The USPTO filed its 92 page opening brief this week, repeating many of the same arguments rejected by the Federal Circuit.


Argument 1: Trademark Registration is a Privilege, Not a Right

The USPTO argues that “Section 1052(a) does not prohibit any speech but simply defines the criteria for participation in the government’s voluntary trademark program.” Citing the government’s right not to fund certain types of art or to disallow certain symbols on license plates, the USPTO argues “[t]he First Amendment does not require the federal government to assist those, who wish to sell products or services using racial slurs, religious insults or other disparaging marks.”

Argument 2: Banning Disparaging Marks Does Not Restrict Speech

The USPTO describes the history of the Lanham Act and the common-law rights a trademark owner holds even if he or she lacks federal trademark registration. The USPTO argues that “Section 1052(a) limits the marks that may be federally registered, but it does not restrict the mark holder’s ability to use its mark or to engage in any other speech.”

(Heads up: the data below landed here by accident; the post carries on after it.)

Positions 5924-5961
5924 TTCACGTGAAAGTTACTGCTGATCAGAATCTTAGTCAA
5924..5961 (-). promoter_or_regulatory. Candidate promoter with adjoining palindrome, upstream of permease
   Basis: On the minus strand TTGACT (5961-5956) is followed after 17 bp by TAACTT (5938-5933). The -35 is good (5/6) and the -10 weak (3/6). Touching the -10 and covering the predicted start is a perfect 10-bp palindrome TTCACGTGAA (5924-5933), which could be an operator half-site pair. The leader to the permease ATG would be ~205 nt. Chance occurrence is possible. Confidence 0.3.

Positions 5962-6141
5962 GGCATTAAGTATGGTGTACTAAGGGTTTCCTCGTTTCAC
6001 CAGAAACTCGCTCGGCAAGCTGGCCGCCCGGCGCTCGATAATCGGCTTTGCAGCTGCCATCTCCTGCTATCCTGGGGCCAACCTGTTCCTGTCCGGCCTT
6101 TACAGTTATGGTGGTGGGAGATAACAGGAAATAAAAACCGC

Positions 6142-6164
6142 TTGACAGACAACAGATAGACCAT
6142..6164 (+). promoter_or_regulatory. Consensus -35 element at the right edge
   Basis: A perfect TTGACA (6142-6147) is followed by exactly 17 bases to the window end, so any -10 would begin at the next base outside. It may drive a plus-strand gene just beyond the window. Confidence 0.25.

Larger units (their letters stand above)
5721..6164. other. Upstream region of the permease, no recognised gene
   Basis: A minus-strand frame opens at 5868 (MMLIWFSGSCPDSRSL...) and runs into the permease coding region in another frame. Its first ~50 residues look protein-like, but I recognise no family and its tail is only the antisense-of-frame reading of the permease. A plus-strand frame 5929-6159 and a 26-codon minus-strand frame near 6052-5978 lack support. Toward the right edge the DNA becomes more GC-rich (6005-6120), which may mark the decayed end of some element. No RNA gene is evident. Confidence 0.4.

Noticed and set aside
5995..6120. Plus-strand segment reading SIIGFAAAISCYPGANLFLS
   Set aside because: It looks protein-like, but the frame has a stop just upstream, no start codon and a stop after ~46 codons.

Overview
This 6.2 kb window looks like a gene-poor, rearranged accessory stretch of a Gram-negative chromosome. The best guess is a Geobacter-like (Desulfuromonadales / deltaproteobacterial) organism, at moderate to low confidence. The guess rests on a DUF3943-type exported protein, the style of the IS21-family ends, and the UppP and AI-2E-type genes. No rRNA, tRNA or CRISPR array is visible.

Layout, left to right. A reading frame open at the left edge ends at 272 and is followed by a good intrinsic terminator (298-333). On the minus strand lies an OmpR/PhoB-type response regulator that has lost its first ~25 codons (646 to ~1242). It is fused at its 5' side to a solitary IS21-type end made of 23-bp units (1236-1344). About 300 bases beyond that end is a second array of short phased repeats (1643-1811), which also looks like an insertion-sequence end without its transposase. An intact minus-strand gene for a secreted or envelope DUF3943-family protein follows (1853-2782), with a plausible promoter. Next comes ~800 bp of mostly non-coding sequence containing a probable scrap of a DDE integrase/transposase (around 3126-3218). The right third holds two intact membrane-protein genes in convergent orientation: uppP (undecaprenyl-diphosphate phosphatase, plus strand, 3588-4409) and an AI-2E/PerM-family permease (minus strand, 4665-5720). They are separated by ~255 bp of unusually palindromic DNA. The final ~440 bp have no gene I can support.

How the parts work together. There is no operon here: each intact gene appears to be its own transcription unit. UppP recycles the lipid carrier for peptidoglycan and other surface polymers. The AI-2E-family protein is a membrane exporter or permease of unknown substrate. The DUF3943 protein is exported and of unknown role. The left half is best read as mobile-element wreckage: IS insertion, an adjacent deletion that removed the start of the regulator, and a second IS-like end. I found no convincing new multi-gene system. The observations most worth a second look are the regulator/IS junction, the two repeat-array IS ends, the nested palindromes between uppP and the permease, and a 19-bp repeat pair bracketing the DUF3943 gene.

Argument 3: Section 1052(a)’s Ban On Disparaging Marks is Consistent with Other Constitutional Restrictions

Citing the government’s right not to participate where “government assistance will closely associate the government with offensive terminology,” the USPTO analogized to artists who have been denied federal arts funding, or proponents of specialty state license plates including the confederate flag.  “Registration of THE SLANTS would cause the mark to be published on the Principal Register; would cause a certificate  for the mark to be issued ‘in the name of the United States’ (which may be transmitted to foreign countries); and would entitle respondent to use the ® symbol to convey to the public that the mark has official status.”

Where Did the Washington Redskins Go?

The Washington Redskins asked the Supreme Court to join The Slants in opposing the USPTO, but the Supreme Court refused. The team’s case before the Fourth Circuit is stayed pending the outcome of the USPTO-The Slants decision.


What’s Next

The Slants will be filing their brief, along with a likely flood of amicus curiae briefs on either side, and then the matter will be heard by eight justices, unless a ninth supreme court justice is confirmed before oral argument.


“Disparaging” Federal Trademark Registrations: Gearing Up for the Main Event

Sep 29, 2016